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The Markets

Air NZ retains altitude as investor buy into raise

Retail investors appear to be supportive of the airlines recovery plan.

Friday, April 1st 2022, 5:56PM 2 Comments

by BusinessDesk

New Zealand's benchmark share index followed a generally weak global trend and declined slightly on Friday but will finish both the week and the month virtually unchanged.

The S&P/NZX 50 Index fell 20.8 points, or 0.2%, to 12,089.43, today. Turnover was $111 million.

CMC Market’s analyst Tina Teng said Asia markets were set to open lower this morning as Wall Street continued to lose ground overnight with investors concerned about a broad economic slowdown. 

The NZ market fell sharply at the start of the year but has been bouncing back and forth since – down 0.1% in the past month, up 0.2% in the past week – despite some substantial market news. 

Dominating the headlines this week has been Air NZ’s mammoth capital raise, which is one of the biggest in local market history.

Shares in the airline fell another 1.9% to $1.26 today, bringing its five-day drop to 9.6%.

While that’s a significant loss, the share price is holding up better than expected and is trading well above the offer price – even once adjusted for dilution.

Greg Smith, head of retail at Devon Funds, said he was surprised the shares hadn’t “lost more altitude” and it seems some investors are happy to back the airline’s recovery.

“The reality is however that the airline still faces substantial challenges ahead, and as Dame Therese Walsh aptly noted, the ride ahead will be a ‘bumpy’ one,” he said.

Many investors will have been buying shares today so they will be eligible to take part in the capital raise at the reduced price. Today was the last opportunity to buy shares and get onto the register before the record date on Monday evening.

Those shares are likely to fall sharply on Monday when they no longer carry the right to buy more shares at 53 cents each.

Ryman Healthcare had the biggest fall on the index today, declining 2.2% to $9.17, followed by Vista Group International which declined 2.15% to $1.82.

On the other side of the board, Tourism Holdings bounced 3.2% to  $2.95 as it recovered from negative-sounding statements from regulators regarding its attempted acquisition of Apollo.

Pacific Edge has also been weak but recovered 3.1% to 99 cents today, likely helped by a Forsyth Barr research note this week which said the stock had been oversold and was still worth $1.30.

NZ Refinery changed its name to Channel Infrastructure NZ, and its shares rose 1% to $1.05. The company is converting from an oil refinery to a processed fuel import terminal.

Synlait Milk was up 1.2% at $3.35 after it reported a jump in first-half net profit and hinted at “robust profitability” in the full year.

The NZ dollar retreated from yesterday’s year-to-date high of 69.75 and was trading at 69.24 at 3pm in Wellington.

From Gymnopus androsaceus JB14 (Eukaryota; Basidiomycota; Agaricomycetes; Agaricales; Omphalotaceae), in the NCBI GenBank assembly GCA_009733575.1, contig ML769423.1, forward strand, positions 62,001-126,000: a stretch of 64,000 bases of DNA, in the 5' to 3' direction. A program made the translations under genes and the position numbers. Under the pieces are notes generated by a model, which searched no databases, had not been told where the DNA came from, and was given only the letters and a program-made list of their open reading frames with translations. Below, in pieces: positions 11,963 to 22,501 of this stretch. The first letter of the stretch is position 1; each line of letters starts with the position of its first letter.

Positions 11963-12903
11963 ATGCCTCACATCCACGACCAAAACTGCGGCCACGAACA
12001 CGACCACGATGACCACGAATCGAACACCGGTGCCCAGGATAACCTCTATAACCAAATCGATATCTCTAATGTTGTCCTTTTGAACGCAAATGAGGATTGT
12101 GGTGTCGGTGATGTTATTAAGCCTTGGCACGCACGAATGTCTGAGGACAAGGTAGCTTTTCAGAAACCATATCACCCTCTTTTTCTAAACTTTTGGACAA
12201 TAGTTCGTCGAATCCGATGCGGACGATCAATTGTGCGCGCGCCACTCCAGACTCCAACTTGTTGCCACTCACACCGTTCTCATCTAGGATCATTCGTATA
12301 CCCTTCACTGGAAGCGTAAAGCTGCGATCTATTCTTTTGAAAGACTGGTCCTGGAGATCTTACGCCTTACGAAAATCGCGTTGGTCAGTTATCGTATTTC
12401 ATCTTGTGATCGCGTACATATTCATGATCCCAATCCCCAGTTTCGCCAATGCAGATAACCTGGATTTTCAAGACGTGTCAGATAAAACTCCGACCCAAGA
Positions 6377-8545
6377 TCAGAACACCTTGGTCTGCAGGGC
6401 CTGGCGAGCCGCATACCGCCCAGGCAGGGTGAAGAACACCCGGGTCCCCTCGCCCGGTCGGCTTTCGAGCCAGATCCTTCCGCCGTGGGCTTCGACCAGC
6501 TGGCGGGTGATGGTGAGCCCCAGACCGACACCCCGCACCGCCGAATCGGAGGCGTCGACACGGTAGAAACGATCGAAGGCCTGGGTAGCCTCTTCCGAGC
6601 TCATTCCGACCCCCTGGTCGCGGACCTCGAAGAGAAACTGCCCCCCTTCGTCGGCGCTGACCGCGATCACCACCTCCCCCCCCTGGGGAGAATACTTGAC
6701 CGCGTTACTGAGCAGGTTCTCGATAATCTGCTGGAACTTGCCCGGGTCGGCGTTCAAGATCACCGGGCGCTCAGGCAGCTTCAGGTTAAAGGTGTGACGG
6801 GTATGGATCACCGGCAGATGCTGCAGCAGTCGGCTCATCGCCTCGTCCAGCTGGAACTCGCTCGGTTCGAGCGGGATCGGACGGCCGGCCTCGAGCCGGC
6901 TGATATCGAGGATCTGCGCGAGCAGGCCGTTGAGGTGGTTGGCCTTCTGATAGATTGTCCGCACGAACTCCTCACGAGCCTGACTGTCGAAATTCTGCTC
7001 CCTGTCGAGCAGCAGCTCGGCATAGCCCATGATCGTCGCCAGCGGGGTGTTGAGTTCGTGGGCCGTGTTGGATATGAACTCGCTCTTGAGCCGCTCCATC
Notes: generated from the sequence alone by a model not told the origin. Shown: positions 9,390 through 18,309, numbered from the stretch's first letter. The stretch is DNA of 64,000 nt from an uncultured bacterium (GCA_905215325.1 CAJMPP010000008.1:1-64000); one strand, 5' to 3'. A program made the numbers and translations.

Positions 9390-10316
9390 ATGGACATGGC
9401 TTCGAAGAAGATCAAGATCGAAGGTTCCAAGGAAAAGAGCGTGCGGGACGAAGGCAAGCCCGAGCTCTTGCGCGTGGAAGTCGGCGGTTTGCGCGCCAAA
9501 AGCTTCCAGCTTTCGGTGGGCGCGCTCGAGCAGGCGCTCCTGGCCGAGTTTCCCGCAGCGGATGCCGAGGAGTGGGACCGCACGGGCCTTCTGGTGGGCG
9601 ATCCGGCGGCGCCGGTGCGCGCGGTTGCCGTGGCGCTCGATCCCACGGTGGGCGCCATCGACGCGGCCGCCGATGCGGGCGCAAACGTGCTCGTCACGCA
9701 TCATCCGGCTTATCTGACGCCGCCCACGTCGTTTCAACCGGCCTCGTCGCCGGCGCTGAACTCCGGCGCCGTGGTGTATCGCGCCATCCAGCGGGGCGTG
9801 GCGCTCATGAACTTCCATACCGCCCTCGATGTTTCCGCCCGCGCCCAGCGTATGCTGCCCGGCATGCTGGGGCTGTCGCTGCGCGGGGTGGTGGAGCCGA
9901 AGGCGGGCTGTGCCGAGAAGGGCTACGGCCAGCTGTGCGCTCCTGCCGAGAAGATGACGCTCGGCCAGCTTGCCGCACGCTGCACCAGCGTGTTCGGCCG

ANZ strategist, David Croy, said while the US dollar has continued to gain strength, it hasn’t kept pace with the NZ dollar which has performed strongly as commodity prices and short-end interest rates have risen.

Tags: Market Close

« NZ shares steady despite Air NZ's descentNZ shares fall as Air NZ goes ex-rights »

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Comments from our readers

On 2 April 2022 at 12:17 pm Murray Weatherston said:
Its a bit of a worry when the business media falls for the mirrors of deeply discounted rights issues.
"Many investors will have been buying shares today so they will be eligible to take part in the capital raise at the reduced price.
Ex issue the share price adjusts so that 3 shares after the ex date are worth what one share was worth Friday plus $1.06.
If buyers this week think they are going to make a profit equal to the difference betwwen the 53 cents per share they're paying for the new shares and the share price next week ex issue, they'll be sadly mistaken. That apparent gain is fully offset by the loss they will incu on the share they bought this week - absent any rerating of AIR's shreprice. And my guess is any rerating will be downward, not upward.
There is no magical moneytree in rights issues!
Basically AIR needed to raise new equity of $1.06 per existing share. They need the deep discount to "trick" the punters into stumping up the money. A 1 for 1 issue at $1.06 would have sunk like a stone. 2 for 1 at 53 cents (which is the same) can be marketed as a bargain.
I would hope the Retirement Commissioner might think it worthwhile doing a chikds guide to rights issues.
On 4 April 2022 at 12:52 pm Murray Weatherston said:
Im even more bemused this morning when the ex rights share price is as I write $1.03.
The theoretical ex rights price was 77.5 cents, so this is a big jump on the day.
Expressed the other way round, on a cum rights basis, 1.03 is the equivalent of $1.97.
We are clearly all fools by not buying the cum rights shares on Friday for 1.265, and selling them today for the equivalent of $1.97. That would have been 70.5 cents a share profit, which would have paid a lot of the 53 cents exercise.

Now I have noted that both NZX site and a broker site I have access today says that even at 1.03, this is a 13 cents fall against Fridays price.

There is a lot of low value trading going on, which suggests retail investors. Could the buyers have been mislead by the NZX showing todays AIR is well down on Friday's trading - thius encouraging purchases?

If I'm right, would a buyer who bought today encouraged by the NZX saying the price was down have any cause of action against NZX?

Would FMA as regulator of NZX have any interest?

Of course I could be completely wrong about all of this and will have a bit of egg on my face!

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